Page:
Welcome, Eva!

We have a lot of posting updates, but before anything else, we must announce the birth of our newest niece, Eva Primrose Carter, born Friday night.

We feel very fortunate to have two beautiful nieces to love.


In case you haven't already noticed, Heath is doing a lot more writing on the blog. Yeah! In general, any posts on religious books or NPR are probably coming from him. :-)

Saturday, April 25, 2009

The Way of the Cross

As our family prepares to move into community in Lawndale, I've been doing some reading on the belief and practice of the earliest Christians. First I read John Howard Yoder's The Politics of Jesus, in which he attempts to unearth the social implications of the gospel. Yoder, a Mennonite and pacifist, finds a very challenging message in the New Testament witness. His reading of scripture leads him to the conclusion that Jesus rejected both quietism and revolution, though he was tempted especially by the latter throughout his life. Yoder extrapolates from the Lord's example a belief that we in the church should engage in "revolutionary subordination" to the passing powers of the world. I am intrigued by this idea, though I found myself rebelling against it throughout - thinking to myself, as a child of the post-Constantinian church, that we Christians must seek to reform and improve the empires in which we live. Yoder utterly rejects this notion, tackling even the now-classic counterexample to his pacifism, the problem of Hitler and World War II. He argues that the assumption of Christian realists - namely, that the right thing to do was to pick up arms against the evil of Nazism - reflects a decided lack of faith. After all, he points out, amongst the facts of our faith is the reality that God has already triumphed in Christ. In following after him, we must not pick up guns, but instead the cross. I left Yoder's book challenged, but also wondering, what is the substance of this "war of the lamb" of which he speaks? And most pressingly, in what ways is it different from the quietism that Christ so clearly rejected?

From Yoder I moved on to Wayne Meeks' The First Urban Christians: The Social World of the Apostle Paul. The book offers a window into the wider contexts - Roman, Jewish, urban, etc - in which early Christian communities lived, as well as into the internal life of the same. He investigates questions about authority, ritual, belief, and social position within the early church. I enjoyed the book, though I was left still curious about two questions of profound interest to me, particularly as we embark into intentional community: 1) the ways in which imperial opposition impinged on local church life, and 2) the nature and longevity of the "apostolic socialism" - the sharing of all things in common - that is so clearly described in the book of Acts.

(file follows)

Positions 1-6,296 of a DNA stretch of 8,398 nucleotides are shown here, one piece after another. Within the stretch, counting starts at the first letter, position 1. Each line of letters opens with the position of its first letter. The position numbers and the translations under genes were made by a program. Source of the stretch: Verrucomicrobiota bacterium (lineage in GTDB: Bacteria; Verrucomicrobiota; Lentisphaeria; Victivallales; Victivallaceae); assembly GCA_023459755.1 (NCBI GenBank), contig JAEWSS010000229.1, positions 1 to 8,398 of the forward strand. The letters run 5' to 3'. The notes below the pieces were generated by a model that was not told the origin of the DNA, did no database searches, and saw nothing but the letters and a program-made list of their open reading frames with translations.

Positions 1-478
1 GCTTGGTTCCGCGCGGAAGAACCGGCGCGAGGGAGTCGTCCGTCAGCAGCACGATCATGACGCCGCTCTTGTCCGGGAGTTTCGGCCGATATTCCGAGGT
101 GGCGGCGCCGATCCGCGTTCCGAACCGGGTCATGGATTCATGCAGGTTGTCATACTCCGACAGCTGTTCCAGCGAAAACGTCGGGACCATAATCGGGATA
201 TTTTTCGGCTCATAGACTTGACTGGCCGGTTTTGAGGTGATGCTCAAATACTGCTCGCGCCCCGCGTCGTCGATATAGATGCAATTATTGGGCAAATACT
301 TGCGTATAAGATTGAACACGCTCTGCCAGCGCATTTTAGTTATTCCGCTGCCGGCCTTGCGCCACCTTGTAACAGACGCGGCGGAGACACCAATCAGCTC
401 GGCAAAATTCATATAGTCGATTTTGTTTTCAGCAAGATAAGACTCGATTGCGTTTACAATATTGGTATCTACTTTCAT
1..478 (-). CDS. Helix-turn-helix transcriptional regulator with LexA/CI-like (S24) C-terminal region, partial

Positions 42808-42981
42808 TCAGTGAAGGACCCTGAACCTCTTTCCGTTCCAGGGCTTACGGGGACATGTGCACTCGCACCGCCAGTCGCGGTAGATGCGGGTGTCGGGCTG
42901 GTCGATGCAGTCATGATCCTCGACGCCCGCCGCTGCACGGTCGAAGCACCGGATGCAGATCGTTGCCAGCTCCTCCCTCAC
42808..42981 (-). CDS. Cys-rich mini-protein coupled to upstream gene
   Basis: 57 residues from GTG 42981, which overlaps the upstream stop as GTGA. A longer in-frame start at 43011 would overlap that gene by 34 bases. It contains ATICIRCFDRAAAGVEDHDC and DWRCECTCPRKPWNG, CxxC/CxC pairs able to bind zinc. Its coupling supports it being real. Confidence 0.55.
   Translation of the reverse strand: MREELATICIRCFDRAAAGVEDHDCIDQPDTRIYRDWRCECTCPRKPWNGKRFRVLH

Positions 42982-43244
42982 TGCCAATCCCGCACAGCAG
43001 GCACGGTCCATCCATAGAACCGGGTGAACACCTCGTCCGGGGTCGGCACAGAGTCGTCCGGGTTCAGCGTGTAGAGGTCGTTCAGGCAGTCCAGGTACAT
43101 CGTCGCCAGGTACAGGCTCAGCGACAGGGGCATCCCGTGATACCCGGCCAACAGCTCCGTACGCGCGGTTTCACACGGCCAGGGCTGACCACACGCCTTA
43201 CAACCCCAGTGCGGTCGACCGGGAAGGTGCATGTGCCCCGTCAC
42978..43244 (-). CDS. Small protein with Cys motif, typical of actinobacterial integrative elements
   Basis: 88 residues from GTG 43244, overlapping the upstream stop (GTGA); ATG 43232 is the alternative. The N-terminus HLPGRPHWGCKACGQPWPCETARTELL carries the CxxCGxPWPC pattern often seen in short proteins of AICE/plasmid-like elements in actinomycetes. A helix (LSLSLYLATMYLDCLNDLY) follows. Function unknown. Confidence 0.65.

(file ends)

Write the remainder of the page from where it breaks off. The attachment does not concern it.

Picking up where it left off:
Saturday, April 18, 2009


This week I [Heath] was in DC, primarily to visit Mackensey, whose first year at Georgetown is winding down. In addition, I enjoyed the hospitality of the Pietrangelos - staying at various times with Renee, Tony, and Tania - as well as my first-ever Nationals game, good times catching up with old friends, and some quality time with my mom, who came into the city on Wednesday evening to watch Mackensey play (my dad made a guest appearance just in time for a joint Pietrangelo-Carter family dinner, but had to take off bright and early thursday morning).

Here are some pictures from the week:

Renee and I at the Nationals game. It was a bit chilly for their home opener, but particularly cold were the Nats, who couldn't field a ball if their lives depended on it, resulting in a 9-8 loss to the world champion Phillies.

Mackensey and her friend Demi also came out for the game. Trying to cram ourselves into a packed train headed for the ballpark was a bit of a challenge...


I spent Monday evening as well as the first part of Tuesday spending time with the Hansen family, also visiting from Chicago. Their son James, who I've tutored the past three years, was checking out Georgetown.


One of the highlights of the trip was being able to watch my sister play collegiate softball for the first time. Her team eked out a hard-fought, 2-1 victory over University of Maryland [Baltimore County]. These Hoyas are definitely becoming more dangerous as the season moves along.

Also fun was being able to meet so many of Mackensey's friends, including Sophie and her future roommate Skye [pictured above with the glasses];